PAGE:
Announcing TypeScript 3.4 | TypeScript



Today we’re happy to announce the availability of TypeScript 3.4!

If you haven’t yet used TypeScript, it’s a language that builds on JavaScript that adds optional static types. The TypeScript project provides a compiler that checks your programs based on these types to prevent certain classes of errors, and then strips them out of your program so you can get clean readable JavaScript code that will run in any ECMAScript runtime (like your favorite browser, or Node.js). TypeScript also leverages this type information to provide a language server, which can be used for powerful cross-platform editor tooling like code completions, find-all-references, quick fixes, and refactorings.

TypeScript also provides that same tooling for JavaScript users, and can even type-check JavaScript code typed with JSDoc using the checkJs flag. If you’ve used editors like Visual Studio or Visual Studio Code on a .js file, TypeScript is powering that experience, so you might already be using TypeScript in some capacity!

To get started with TypeScript, you can get it through NuGet, or through npm with the following command:

npm install -g typescript

You can also get editor support by

Support for other editors will likely be rolling in in the near future.

Let’s dive in and see what’s new in TypeScript 3.4!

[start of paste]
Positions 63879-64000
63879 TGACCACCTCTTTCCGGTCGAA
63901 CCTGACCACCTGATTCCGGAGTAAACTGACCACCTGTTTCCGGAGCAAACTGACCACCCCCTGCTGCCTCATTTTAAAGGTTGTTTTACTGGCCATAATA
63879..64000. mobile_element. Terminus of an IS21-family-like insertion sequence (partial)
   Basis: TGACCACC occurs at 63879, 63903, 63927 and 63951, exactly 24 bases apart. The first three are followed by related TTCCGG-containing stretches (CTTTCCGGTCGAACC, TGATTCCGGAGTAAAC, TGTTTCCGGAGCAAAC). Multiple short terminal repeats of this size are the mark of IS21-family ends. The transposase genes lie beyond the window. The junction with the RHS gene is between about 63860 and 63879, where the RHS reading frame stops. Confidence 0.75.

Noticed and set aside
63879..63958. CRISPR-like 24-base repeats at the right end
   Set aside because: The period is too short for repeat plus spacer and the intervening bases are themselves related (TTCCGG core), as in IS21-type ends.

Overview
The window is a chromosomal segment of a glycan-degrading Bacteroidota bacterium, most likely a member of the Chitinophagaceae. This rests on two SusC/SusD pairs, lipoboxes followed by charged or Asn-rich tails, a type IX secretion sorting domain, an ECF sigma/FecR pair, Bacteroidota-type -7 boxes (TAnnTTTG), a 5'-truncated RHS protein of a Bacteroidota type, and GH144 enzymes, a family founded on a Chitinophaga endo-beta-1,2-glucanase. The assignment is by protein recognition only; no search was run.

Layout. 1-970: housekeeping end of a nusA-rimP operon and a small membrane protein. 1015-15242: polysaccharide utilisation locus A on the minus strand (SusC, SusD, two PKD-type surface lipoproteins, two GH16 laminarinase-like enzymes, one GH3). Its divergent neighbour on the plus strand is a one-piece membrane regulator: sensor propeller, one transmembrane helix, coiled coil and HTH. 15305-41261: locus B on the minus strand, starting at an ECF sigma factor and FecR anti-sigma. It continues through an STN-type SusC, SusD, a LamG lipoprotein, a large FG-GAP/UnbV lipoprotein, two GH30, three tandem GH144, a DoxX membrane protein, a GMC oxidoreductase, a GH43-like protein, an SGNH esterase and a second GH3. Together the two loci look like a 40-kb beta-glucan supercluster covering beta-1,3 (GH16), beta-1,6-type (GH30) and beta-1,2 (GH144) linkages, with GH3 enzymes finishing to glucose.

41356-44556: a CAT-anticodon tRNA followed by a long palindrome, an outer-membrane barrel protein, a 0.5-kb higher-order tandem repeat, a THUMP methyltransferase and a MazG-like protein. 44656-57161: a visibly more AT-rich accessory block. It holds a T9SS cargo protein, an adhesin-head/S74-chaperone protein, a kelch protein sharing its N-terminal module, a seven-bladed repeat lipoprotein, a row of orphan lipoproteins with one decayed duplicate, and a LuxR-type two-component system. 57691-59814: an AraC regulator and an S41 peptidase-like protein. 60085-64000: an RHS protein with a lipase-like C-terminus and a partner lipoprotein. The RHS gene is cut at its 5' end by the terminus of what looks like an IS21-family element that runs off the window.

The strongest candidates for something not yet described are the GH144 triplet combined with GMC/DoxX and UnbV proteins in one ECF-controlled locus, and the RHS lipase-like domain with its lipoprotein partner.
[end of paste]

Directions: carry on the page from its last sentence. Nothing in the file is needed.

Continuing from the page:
Because TypeScript files are compiled, there is an intermediate step between writing and running your code. One of our goals is to minimize build time given any change to your program. One way to do that is by running TypeScript in --watch mode. When a file changes under --watch mode, TypeScript is able to use your project’s previously-constructed dependency graph to determine which files could potentially have been affected and need to be re-checked and potentially re-emitted. This can avoid a full type-check and re-emit which can be costly.

But it’s unrealistic to expect all users to keep a tsc --watch process running overnight just to have faster builds tomorrow morning. What about cold builds? Over the past few months, we’ve been working to see if there’s a way to save the appropriate information from --watch mode to a file and use it from build to build.

TypeScript 3.4 introduces a new flag called --incremental which tells TypeScript to save information about the project graph from the last compilation. The next time TypeScript is invoked with --incremental, it will use that information to detect the least costly way to type-check and emit changes to your project.

// tsconfig.json
{ "compilerOptions": { "incremental": true, "outDir": "./lib" }, "include": ["./src"]

By default with these settings, when we run tsc, TypeScript will look for a file called .tsbuildinfo in the output directory (./lib). If ./lib/.tsbuildinfo doesn’t exist, it’ll be generated. But if it does, tsc will try to use that file to incrementally type-check and update our output files.

These .tsbuildinfo files can be safely deleted and don’t have any impact on our code at runtime – they’re purely used to make compilations faster. We can also name them anything that we want, and place them anywhere we want using the --tsBuildInfoFile flag.

// front-end.tsconfig.json
{ "compilerOptions": { "incremental": true, "tsBuildInfoFile": "./buildcache/front-end", "outDir": "./lib" }, "include": ["./src"]

As long as nobody else tries writing to the same cache file, we should be able to enjoy faster incremental cold builds.